Still, the Yankees had tied it up, erased Zito's strong performance, and vindicated Pavano's contribution. For the top of the ninth, Posada stayed in to catch, Tino Martinez took Flaherty's spot in the line-up at first base and Andy Phillips, who started at first against the lefty Zito going 1-for-4 with a double and a warning track shot to right that got caught in the swirling wind, moved left to replace Womack. Mariano Rivera made a rare appearance on the mound, signaling the fact that the Yankees were in this one for a change.
Mo breezed through the A's in the ninth, only to have Dotel return serve in the bottom of the inning. Then came the top of the tenth. Nothing good ever seems to happen after Mariano Rivera walks a lead-off batter, and that was again the case last night after he issued a full-count walk to the A's ninth-place hitter Marco Scutaro to start the top of the tenth. Still, it didn't seem that bad. Mark Kotsay failed to bunt Scutaro over, eventually striking out on a 1-2 count. Mo then got ahead of Jason Kendall 0-2. But Rivera's third pitch to the Oakland catcher hit him in the side, pushing the go-ahead run to second with one out and the heart of the Oakland order due up.
On another full count, Eric Chavez hit a sharp grounder toward the shortstop hole that Derek Jeter backhanded, but the ball was hit to deep for Jeter to force Kendall at second. All hands safe. Bases loaded. Still one out. That's when the roof fell in.
Scott Hatteberg pulled a 1-1 Rivera pitch up the line where Tino Martinez, playing near the line corralled it on a bad hop. Tino then took two steps toward first before firing home to try to force out Scutaro and preserve the tie. In the process, he appeared to step on first base for the second out. In reality, he neither stepped on first (which would have erased the force at home), nor got Scutaro out at the plate. The latter was true because Tino released late on his throw, bouncing the ball past Posada, allowing not just Scutaro, but Kendall to score as well, putting the Yankees down 5-2 with runners on the corners and still just one man out in the inning.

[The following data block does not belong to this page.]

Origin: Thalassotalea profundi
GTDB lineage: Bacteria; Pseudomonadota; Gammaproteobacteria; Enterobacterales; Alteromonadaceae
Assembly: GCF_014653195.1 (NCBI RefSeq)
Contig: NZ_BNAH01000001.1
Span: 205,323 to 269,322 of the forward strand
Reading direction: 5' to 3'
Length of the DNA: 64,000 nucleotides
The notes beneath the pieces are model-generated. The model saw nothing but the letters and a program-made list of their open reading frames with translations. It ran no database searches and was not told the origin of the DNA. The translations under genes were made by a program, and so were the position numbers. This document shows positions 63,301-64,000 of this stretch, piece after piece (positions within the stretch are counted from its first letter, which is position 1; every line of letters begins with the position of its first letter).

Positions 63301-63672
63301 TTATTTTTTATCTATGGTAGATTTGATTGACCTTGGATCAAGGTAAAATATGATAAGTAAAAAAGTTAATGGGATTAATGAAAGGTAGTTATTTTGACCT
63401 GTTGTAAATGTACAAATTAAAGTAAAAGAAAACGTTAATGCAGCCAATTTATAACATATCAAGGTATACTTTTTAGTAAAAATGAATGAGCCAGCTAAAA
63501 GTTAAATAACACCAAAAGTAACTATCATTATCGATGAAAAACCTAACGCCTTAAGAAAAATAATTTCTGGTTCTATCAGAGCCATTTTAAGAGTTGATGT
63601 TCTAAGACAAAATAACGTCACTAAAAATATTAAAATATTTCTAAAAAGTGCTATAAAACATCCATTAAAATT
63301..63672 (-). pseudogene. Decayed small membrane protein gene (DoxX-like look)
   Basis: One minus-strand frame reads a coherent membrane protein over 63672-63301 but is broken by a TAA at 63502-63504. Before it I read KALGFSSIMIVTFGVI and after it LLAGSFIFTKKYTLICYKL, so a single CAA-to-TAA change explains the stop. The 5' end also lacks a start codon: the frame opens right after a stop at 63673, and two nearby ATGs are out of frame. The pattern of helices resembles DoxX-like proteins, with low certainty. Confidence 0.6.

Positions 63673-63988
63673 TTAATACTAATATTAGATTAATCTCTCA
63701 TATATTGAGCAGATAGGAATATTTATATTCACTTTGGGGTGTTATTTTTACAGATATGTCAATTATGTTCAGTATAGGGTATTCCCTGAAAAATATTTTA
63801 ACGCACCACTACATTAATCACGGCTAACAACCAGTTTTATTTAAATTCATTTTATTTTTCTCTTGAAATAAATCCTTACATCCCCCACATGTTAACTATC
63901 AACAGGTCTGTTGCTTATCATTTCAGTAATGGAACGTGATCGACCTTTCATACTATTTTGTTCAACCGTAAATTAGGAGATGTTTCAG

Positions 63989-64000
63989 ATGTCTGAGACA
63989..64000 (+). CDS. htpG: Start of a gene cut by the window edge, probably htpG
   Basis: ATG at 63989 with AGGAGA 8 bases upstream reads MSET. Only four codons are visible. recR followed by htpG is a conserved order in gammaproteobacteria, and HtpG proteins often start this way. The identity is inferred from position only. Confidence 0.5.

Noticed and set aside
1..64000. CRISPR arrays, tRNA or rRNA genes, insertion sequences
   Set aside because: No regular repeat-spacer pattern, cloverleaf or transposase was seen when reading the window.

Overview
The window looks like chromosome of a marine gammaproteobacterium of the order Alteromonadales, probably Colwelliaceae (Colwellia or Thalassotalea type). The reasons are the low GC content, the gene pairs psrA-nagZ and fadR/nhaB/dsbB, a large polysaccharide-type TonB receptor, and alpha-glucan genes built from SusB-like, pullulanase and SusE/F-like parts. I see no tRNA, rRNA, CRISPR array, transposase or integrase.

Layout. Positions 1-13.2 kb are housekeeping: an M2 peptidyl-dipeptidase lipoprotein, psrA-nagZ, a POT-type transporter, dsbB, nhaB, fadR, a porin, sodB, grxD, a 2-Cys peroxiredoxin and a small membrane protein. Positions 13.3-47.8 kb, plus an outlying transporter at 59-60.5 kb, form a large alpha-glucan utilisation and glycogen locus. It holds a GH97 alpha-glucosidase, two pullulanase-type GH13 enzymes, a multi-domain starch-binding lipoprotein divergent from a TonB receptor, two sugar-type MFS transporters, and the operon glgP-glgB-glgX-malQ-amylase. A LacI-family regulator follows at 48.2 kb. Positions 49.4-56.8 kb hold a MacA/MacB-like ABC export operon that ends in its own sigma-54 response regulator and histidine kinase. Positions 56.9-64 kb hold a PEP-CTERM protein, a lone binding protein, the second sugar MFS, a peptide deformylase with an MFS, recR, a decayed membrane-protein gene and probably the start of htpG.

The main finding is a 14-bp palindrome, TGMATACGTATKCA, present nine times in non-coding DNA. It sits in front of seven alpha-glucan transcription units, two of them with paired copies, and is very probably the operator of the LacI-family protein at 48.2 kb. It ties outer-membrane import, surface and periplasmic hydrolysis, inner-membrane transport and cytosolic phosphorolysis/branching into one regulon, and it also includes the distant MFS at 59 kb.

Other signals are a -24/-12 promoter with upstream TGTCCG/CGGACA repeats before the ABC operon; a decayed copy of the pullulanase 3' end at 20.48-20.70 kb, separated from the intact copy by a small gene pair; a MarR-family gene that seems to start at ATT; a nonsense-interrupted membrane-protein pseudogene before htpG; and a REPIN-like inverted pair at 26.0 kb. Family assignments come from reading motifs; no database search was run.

Charles Thomas, a defensive replacement for Kielty in the eighth, then grounded to Rodriguez, who threw out Chavez at home for the second out as Hatteberg moved to second and Thomas reached first. Erubiel Durazo followed by hitting another grounder to Rodriguez, this one glancing off his glove for another error, loading the bases. Rivera then issued another full count walk, this one to Keith Ginter, forcing Durazo home. He then struck out Byrnes to finally end the inning.
With the A's up by three, Ricardo Rincon took over for Dotel. Tino Martinez attempted to make good for his error in the top of the inning by drawing a four-pitch walk (after the game, a mortified Tino told the press he had cost the Yankees the game), but he was erased by yet another Cano fielder's choice and Jeter, who has finally cooled off with a .192 average in the first six games of May, and Posada went down in turn to Kiko Calero to end the game. 6-3 A's in 10 innings.
Before the game, Blez at Atheltics Nation wrote, "Don't let the Yankees fool you, this team is lying and waiting to awaken. Their lineup is still one of the best in all of baseball. And their pitching, though inconsistent, is capable of putting up Cy Young-type performances every night." That sentiment was reportedly echoed by Eric Chavez, who said that he and his teammates were apprehensive coming into the Bronx because no one wants to be the team the Yankees wake up against. Having now seen this team up close, I'm wondering if either would like to amend their comments. Mr. Arneson, for one, now understands.
Less than 12 hours from now, Old Moose will take on 24-year-old Joe Blanton, a product of the Moneyball draft, at the Stadium. At 6:00 PM, not long after the game wraps up, George Steinbrenner's Bellamy Road will run the Kentucky Derby at Churchill Downs. Yesterday Joe Torre's Sis City finished fourth in the Kentucky Oaks. I'm curious to see what happens if both Bellamy Road and the Yankees lose within hours of one another. Something tells me George won't take it as well as Joe did yesterday.